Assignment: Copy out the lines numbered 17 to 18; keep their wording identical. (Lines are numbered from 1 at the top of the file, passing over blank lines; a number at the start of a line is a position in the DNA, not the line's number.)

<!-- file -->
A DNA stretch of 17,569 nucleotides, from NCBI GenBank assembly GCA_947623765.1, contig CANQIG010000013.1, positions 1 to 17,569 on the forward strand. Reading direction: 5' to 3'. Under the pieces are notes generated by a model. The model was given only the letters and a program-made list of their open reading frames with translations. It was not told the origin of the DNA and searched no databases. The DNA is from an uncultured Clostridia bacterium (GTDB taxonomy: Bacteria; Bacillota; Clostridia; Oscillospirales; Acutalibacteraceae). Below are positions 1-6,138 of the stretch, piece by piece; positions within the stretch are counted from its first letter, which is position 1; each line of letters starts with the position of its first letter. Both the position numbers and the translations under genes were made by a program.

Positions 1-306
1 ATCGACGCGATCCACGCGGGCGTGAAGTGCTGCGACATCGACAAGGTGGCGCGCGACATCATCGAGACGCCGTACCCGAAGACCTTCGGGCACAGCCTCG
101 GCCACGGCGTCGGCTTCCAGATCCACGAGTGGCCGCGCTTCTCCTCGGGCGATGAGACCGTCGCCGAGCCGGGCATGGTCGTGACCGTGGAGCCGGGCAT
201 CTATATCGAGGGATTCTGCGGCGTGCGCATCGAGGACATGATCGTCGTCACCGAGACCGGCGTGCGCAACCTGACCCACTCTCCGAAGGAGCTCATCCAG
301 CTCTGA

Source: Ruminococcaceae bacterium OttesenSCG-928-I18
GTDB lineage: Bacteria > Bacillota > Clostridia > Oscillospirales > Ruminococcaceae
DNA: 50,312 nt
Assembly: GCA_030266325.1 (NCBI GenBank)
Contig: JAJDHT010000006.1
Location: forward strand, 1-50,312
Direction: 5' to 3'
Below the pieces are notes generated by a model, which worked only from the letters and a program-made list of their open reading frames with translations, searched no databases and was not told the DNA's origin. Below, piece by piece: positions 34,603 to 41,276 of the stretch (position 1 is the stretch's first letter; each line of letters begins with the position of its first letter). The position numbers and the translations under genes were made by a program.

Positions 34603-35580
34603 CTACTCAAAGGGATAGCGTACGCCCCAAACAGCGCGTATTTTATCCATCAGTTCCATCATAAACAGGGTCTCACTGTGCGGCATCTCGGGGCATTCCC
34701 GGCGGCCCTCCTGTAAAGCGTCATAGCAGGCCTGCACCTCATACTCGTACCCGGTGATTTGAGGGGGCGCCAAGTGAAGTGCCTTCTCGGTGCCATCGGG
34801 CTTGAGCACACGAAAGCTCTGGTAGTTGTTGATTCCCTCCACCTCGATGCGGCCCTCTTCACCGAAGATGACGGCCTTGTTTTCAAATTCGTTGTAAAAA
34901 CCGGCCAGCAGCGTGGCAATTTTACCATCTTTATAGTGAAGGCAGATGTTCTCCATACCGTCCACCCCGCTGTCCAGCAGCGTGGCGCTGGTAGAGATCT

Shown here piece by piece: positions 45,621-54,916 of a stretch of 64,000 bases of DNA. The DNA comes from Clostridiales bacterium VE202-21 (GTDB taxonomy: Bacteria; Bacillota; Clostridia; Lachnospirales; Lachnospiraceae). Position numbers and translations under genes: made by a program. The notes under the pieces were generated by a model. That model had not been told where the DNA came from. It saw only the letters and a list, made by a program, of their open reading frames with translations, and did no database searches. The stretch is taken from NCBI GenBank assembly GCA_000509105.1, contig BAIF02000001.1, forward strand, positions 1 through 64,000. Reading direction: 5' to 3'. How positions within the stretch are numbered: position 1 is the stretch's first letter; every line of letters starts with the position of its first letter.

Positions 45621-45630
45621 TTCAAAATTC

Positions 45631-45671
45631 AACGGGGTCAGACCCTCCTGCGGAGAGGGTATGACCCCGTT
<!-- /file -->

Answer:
34701 GGCGGCCCTCCTGTAAAGCGTCATAGCAGGCCTGCACCTCATACTCGTACCCGGTGATTTGAGGGGGCGCCAAGTGAAGTGCCTTCTCGGTGCCATCGGG
34801 CTTGAGCACACGAAAGCTCTGGTAGTTGTTGATTCCCTCCACCTCGATGCGGCCCTCTTCACCGAAGATGACGGCCTTGTTTTCAAATTCGTTGTAAAAA